By Touba Bozorgmehr, hunger striker in Camp Liberty


I write these lines, hoping that a freedom-loving soul might hear my call. The realities are much harsher than words can describe.

It is nearly two months that I am on hunger strike along with hundreds of Camp Liberty residents. While flesh melts away from our bones and our health deteriorates at an accelerating pace, we are more determined than ever to continue our hunger strike to free seven of our companions, hostage in the hands of Iraqi security forces.

It might be hard to believe that a human being can go sixty days without eating a bite. But we have pledged to embrace every hardship that we meet in the path to achieve freedom and democracy for the Iranian people, a struggle that we started years ago.

Why are we enduring such suffering and pain? one might ask. The fact is, on September 1st, Iraqi PM Al-Maliki’s forces raided Camp Ashraf at the behest of Iranian regime and brutally murdered 52 of my brothers and sisters. Despite previous warnings by the residents and dignitaries across the world, nothing was done to prevent it. At this very moment, seven other are held hostage in the notorious prisons of the Iraqi government, and their lives are in danger. Again, despite international appeals for their release, nothing has been done to save them.

Truly, who is responsible? A plethora of official documents and written statements, oral pledges and assurance all say that the US and UN were directly responsible for preventing the massacre in camp Ashraf, and are responsible for the safety of the hostages. US and UN both have guaranteed in written documents that they are protecting the residents under the Fourth Geneva Convention and UNHCR considers them as “people of concern” in need of international protection. Why haven’t they done anything so far? What is more important than the lives of innocent human beings? I guess that is a question that President Obama and Secretary General Ban Ki-moon must answer.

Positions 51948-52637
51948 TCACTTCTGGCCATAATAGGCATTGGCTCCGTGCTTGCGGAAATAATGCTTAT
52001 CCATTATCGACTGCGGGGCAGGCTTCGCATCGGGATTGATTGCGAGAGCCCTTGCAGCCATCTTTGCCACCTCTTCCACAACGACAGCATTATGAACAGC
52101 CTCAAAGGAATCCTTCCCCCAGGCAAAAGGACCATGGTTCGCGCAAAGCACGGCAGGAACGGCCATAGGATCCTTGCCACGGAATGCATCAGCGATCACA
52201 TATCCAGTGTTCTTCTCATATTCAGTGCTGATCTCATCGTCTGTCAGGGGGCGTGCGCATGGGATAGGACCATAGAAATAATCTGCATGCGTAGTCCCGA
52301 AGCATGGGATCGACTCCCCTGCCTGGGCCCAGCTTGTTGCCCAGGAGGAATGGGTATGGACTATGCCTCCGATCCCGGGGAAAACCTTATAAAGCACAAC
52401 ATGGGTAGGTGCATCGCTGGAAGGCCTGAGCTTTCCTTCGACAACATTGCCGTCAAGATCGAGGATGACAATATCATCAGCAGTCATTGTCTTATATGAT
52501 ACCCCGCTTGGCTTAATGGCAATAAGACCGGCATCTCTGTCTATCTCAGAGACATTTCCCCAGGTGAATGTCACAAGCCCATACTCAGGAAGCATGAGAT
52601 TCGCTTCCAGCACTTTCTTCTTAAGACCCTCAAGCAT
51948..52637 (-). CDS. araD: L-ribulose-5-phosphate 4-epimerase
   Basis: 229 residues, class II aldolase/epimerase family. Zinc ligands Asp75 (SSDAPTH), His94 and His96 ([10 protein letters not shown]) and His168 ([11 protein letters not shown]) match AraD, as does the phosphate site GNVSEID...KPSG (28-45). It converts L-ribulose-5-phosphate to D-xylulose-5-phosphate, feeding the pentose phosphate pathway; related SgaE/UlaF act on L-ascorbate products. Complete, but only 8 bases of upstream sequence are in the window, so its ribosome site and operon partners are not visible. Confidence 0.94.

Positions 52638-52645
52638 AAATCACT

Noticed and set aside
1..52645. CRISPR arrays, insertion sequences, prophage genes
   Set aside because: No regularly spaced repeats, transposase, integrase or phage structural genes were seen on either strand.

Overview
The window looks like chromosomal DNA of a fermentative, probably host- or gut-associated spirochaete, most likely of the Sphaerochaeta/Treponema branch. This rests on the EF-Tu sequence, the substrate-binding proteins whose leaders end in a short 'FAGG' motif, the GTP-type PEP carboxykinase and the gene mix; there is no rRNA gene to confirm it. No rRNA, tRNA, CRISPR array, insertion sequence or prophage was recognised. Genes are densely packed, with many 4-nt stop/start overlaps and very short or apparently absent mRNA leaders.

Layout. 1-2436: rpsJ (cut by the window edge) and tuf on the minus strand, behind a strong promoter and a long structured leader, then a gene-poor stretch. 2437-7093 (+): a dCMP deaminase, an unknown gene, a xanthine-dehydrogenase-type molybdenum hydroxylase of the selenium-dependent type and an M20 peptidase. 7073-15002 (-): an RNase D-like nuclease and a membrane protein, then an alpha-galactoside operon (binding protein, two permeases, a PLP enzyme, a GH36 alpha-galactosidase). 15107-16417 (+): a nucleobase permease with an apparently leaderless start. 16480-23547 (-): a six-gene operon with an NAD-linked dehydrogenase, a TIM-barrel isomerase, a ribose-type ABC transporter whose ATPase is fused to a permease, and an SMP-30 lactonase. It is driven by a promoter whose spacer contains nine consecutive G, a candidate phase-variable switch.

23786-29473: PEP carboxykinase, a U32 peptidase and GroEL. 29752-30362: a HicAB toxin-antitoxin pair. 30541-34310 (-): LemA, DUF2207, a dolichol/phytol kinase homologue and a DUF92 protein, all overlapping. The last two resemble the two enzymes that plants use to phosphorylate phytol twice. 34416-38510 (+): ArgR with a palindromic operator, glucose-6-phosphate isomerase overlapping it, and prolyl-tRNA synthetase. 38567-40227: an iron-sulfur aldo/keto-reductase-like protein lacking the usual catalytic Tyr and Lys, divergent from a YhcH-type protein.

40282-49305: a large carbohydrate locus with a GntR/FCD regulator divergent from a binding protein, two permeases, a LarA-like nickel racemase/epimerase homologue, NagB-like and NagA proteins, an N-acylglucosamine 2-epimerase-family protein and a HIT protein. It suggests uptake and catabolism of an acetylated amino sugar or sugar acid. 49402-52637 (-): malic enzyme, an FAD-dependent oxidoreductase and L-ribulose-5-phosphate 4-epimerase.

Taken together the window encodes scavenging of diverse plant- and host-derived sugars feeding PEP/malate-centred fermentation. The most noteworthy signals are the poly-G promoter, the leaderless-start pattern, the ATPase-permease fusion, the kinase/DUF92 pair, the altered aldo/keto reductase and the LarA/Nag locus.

But what is undeniably evident is that they’ve failed in their commitments to the residents of Ashraf and Liberty: We have been betrayed, and not for the first time. And when we all expected the US government to put pressure on the Iraqi government to release the hostages, we had to hear that Maliki was invited to meet with President Obama in the White House, a definite legitimizer for his previous and future crimes.

Hence the only options that we have left is to either remain silent and allow Maliki’s government to take advantage of US and UN’s idleness to annihilate the rest of us in order to satisfy the Iranian regime; or to go on hunger strike as a last option to have our voices heard.

These crimes must stop. The murder of innocents must stop. These betrayals must stop. And when political interests try to cast a shroud of silence on the atrocities of September 1st and the ongoing injustice regarding the seven hostages and the residents of Camp Liberty, it is only our solidarity that can break the silence and wake these gentlemen from their slumber. That is why I write these lines, hoping those who read it will stand with me to save human lives and restore the dignity and respect of Human Rights.

President Obama must not dishonor the American people by opening the doors of his office to a man who holds seven hostages in his custody and is accountable for the murder of more than a hundred defenseless refugees in Ashraf. President Obama must put pressure on Maliki to release the seven hostages. Not doing so will jeopardize the lives of the remaining residents of Camp Liberty.